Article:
• How big are your holding tanks?
  • What size battery bank do you have?
  • How much water and electricity do you use per day?
  • Are you willing to make concessions to conserve water and power?
  • How many people are camping with you?
  • What kind of climate are you camping in? (i.e., will you be running the furnace to stay warm or drinking extra water to stay hydrated?)
On average, most boondockers find they can camp anywhere from a few days to about two weeks. Depending on your personal habits, you'll probably find that one of the above limitations becomes more of a problem than the others. For instance, you may find you always need to dump your gray tank first, or possibly you run out of fresh water before anything else.For a more in-depth breakdown of how long you can last boondocking and tips to prolong your trip, check out our article, How Long Can You Boondock in an RV?
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Image Credit: Keep Your Daydream

Must-Have Boondocking Essentials

Boondocking requires some special considerations in order to preserve your precious resources—namely, power and water—as long as possible. Reliable power sources, low-power appliances, and water-conserving devices are your best friends. Below, we've listed our top 10 product choices we'd take boondocking.
Battery Bank

1. Batteries

A sizable battery bank becomes especially important when boondocking. The larger your battery bank, the longer you can go without having to recharge. If you're planning on using solar power, it's also important to have a large battery bank, since solar panels work by recharging your batteries (not powering your appliances directly). Of course, you're limited by space in an RV, but we recommend adding to your battery bank if possible to get the most out of your dry camping trips.
Battery Health Monitor

2. Battery Monitor

A battery monitor goes hand-in-hand with your battery bank. Battery monitors provide up-to-date information about the state of your battery, so you can make sure it's always optimally charged. Battery monitors typically provide a screen or phone app to check your battery status. How much power are your solar panels bringing in? How much power have you used? Are you using power faster than you can replenish it?These are the questions a battery monitor will answer for you. Battery health is super important—keeping your batteries optimally charged will prolong their lifespan (and batteries are expensive, so your bank account will thank you for this).You can purchase a battery monitor separately, or you can purchase a monitor + charger setup.
Solar Panel

3. Generator and/or Solar Panels

When it comes to your power source, your choices when boondocking pretty much come down to a generator or solar power. You don't have to limit yourself to just one. Many boondockers use solar power when the weather is ideal (mild and sunny) and run their generator on hot or cloudy days.There's a lot to consider before purchasing a solar panel setup—will solar panels be a worthwhile investment for you? Is your climate ideal for solar power? How big a setup do you need? For additional help on the nitty gritty aspects of a solar panel setup, check out our help articles on the topic here. You may also want to consider a battery charger like Redarc's BCDC, which can use your tow vehicle's battery as well as solar power to keep your rig charged.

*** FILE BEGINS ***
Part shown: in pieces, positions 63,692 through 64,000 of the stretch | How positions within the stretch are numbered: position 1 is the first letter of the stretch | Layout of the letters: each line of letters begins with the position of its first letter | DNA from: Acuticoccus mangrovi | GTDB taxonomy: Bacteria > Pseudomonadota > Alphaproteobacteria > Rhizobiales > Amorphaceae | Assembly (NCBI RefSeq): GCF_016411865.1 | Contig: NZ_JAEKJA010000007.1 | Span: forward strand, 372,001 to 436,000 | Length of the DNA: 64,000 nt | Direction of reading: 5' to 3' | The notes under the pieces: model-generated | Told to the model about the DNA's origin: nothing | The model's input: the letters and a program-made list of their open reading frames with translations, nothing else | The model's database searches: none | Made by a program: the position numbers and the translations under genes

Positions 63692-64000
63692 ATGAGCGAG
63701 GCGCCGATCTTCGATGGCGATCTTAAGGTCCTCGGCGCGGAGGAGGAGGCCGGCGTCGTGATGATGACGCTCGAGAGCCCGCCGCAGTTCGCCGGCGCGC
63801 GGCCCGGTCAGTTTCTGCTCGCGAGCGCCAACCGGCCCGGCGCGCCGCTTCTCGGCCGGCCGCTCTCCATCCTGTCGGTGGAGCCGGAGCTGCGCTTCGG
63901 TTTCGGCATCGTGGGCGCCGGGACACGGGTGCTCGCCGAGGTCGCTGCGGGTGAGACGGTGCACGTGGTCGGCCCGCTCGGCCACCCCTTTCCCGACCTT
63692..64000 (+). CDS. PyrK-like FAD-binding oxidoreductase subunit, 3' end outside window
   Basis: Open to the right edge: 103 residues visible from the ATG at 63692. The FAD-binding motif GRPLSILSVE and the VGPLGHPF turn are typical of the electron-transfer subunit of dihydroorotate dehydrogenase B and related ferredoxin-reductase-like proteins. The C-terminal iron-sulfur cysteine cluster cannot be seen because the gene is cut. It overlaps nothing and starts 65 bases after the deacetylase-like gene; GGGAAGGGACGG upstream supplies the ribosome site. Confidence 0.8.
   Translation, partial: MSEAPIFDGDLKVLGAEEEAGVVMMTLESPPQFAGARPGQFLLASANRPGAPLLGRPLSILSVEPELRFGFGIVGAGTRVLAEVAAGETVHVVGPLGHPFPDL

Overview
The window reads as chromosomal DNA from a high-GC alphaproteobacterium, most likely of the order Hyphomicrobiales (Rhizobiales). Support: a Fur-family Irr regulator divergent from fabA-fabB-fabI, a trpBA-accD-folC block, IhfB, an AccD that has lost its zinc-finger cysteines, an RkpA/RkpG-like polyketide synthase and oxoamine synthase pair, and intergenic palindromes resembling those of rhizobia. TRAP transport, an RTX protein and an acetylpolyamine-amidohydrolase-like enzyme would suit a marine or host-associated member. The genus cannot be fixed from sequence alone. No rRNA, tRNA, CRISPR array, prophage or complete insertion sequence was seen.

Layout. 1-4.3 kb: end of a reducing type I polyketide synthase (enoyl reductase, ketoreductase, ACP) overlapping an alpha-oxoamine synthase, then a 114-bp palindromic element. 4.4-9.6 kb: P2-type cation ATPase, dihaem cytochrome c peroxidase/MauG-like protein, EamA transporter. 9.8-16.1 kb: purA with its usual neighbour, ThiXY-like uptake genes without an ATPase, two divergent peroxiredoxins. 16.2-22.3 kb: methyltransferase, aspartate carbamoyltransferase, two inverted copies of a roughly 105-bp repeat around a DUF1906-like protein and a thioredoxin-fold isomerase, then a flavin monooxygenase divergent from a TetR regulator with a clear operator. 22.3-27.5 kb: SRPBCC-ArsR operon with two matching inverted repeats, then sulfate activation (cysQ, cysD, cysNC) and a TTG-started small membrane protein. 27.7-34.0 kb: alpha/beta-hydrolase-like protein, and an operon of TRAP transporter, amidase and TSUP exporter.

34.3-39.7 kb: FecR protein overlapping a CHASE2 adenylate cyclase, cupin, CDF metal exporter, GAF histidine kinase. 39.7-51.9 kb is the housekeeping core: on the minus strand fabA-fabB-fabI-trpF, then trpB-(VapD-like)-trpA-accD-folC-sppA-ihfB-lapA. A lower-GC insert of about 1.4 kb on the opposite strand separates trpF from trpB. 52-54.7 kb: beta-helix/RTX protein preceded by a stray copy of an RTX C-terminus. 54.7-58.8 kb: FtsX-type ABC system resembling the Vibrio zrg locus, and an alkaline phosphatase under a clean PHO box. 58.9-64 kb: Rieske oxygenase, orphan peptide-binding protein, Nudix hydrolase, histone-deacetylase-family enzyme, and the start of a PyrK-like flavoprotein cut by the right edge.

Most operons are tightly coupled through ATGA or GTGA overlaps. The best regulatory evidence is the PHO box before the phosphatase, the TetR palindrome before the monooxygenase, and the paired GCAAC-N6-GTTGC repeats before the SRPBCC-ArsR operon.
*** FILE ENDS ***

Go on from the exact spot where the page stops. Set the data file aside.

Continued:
etrailer Inverters

4. Inverter and/or Chargers

It's important to know that half of your RV runs on 12V DC power from your batteries. Your furnace, most lights, water pump, etc. all run on DC power. If you want to run 120V AC appliances like your microwave, air conditioner, and household electronics (laptops, tablets, etc) when boondocking, you'll need an inverter. An inverter changes your rig's 12v DC power into 120V AC power. Some RVs come with built-in inverters, but you'll have to purchase one separately for most older model RVs.As an alternative, also consider an inverter generator, which provides both 12V DC and 120V AC power, so you have everything you need in one.If you don't want to splurge on an inverter but just want to power a few sensitive electronic devices, you can also purchase individual chargers. You know how your phone can be charged via an outlet in your house (120V AC power) as well as in your car's cigarette lighter (12V DC power)? You can find other types of chargers that do the same. A variety of portable chargers are available to charge various electronic devices.
Low-Flow Shower Head

5. Low-Flow Shower Head

One of the main challenges of boondocking is making your water last. One way to do that is with a low-flow shower head with shutoff capability. These shower heads by Camco allow as little as 1.7 gallons to flow per minute and have a handy on/off switch that lets you pause water flow in between rinses. This is ideal for those navy showers so common to the boondocking lifestyle.
Portable Wastewater Tank

6. Portable Wastewater Tank

A portable wastewater tank allows you to extend your trip by providing extra storage space for your black and gray waste.Many boondockers find their biggest limitation is filling up their tanks (particularly the gray) too quickly and needing to find a dump station. A portable tank gives you a little extra room to ensure you don't have to cut your trip short to go dump your tanks. You can store your portable tank in your truck bed, RV ladder, or rear bumper. Some campers even transport the tank in their RV's shower when traveling.